Leading economists predict interest rates will remain the same in 2014

The base interest rate of the Bank of England will likely remain the same this year, according to some of the UKís leading economists.
A survey conducted by the BBC to gauge leading economistís attitudes towards interest rate rises displayed that a monumental 93% believed that interest rates would remain the same throughout 2014, with over 50% stating that they believed rates would rise in the spring of 2015.
The issue of interest rates has been a hot topic in recent times, with recent growth forecasts and improvements in the countryís economy prompting many to call for a premature rise in interest rates.
Previously, Bank governor Mark Carney had identified that no interest rate rise would be considered until the nationís unemployment rate fell below 7%, which was originally forecasted for late 2016.
However, recent economic performance and consistent decreases in unemployment have moved the data for this threshold to be breached forward to around early 2015, with over 40% of the economists polled believing it could breached as earlier as this year. 
Some economic commentators have also argued that the steep rise in house prices this year will force the Bank to raise interest rates in 2014, though the economists who were polled stanchly rejected this view.
Only 7% of those polled disclosed that they believed interest rates would rise in 2016, whilst an overwhelming 79% predicted an increase at some point next year.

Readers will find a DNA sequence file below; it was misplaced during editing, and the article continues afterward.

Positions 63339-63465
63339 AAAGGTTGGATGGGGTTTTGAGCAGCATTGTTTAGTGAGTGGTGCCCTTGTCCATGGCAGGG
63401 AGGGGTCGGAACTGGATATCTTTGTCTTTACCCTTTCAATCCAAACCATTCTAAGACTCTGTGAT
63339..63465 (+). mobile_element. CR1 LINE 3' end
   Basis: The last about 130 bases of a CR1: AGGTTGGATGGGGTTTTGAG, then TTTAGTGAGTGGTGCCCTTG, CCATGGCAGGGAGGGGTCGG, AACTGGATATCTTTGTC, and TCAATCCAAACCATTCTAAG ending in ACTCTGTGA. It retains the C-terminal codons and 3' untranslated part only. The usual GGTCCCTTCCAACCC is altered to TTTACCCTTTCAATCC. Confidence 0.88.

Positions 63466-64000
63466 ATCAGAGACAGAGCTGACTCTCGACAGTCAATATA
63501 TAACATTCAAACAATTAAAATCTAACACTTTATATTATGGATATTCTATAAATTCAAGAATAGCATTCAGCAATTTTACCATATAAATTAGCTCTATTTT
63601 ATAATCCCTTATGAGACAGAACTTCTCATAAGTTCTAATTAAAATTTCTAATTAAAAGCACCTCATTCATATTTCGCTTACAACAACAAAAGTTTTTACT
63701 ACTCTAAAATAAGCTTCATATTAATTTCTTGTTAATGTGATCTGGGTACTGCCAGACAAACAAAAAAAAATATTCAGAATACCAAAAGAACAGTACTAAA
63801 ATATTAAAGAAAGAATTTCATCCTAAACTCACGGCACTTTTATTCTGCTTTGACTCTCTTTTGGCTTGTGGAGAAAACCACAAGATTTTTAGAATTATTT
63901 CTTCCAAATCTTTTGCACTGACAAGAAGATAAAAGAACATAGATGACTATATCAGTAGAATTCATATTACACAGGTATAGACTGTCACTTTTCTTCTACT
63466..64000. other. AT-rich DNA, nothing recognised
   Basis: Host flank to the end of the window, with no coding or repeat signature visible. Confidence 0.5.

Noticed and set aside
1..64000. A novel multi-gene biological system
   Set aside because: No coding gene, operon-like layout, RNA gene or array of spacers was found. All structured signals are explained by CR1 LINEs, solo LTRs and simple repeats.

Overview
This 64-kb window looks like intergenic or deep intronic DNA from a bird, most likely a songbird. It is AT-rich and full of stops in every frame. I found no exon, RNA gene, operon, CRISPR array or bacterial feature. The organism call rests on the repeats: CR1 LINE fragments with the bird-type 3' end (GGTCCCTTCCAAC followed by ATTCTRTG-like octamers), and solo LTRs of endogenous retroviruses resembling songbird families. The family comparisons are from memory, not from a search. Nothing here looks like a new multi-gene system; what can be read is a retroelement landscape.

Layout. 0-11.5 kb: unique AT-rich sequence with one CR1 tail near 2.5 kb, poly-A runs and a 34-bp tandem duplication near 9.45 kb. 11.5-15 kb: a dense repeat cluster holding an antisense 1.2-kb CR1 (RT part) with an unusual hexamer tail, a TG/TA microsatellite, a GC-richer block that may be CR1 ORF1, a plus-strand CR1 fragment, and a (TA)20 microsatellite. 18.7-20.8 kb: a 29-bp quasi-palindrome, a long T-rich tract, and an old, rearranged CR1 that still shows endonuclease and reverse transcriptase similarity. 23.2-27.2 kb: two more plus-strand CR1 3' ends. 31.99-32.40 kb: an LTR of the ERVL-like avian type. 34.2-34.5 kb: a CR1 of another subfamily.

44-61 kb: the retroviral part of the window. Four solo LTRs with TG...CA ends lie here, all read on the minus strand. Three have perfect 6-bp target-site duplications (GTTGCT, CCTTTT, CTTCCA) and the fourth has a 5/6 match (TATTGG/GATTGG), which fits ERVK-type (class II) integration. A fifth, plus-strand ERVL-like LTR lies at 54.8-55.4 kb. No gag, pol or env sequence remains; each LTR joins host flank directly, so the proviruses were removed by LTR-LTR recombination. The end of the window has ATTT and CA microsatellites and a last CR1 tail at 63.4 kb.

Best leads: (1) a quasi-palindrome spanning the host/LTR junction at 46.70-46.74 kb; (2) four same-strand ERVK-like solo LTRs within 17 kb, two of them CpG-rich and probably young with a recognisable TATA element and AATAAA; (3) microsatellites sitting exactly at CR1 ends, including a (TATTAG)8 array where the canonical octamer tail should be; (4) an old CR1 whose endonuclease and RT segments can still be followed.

Thus far, the Bank of England has refused to apply any premature rise and has reiterated its stance that it would not make any new considerations until that time that unemployment falls below 7% in the country.
Wages to trump inflation
Economists also had positive predictions for workers across the UK, with over 66% disclosing their belief that the rate of wage rises would exceed that of inflation at some point this year. 
The rate of inflation has been ahead of wage rises for a long period of time now, and has been cited as a primary factor for the ëcost of living crisisí and decline in the standard of living that people across the UK are currently experiencing.
The remaining 33% of economists believe that wages will be ahead of inflation by 2015, indicating that improvements in living standards are set to happen in the next two years. 
Leading economist Kate Barker has called for people to be more concerned with productivity figures this year rather than the unemployment rate, arguing that this is the more significant for judging when peopleís actual wages will improve.
“The real question for the economy this year is not just about interest rates. It’s actually about what is going to happen to productivity, if we see productivity start to recover we could see wages pick up quite a bit without any damage to inflation – so there are more things to look at other than employment,” she said.
There is no doubt that 2014 will be a significant and compelling year for the economic fortunes of the country, with people and politicians alike hoping that the positive effects of the countryís recent growth forecasts are felt. 
Whether the countryís workers experience the increase in their standards of livings that is usually associated with an upturn in economic growth is yet to be seen, though it is good to finally see some positive news for the workers of the UK.  

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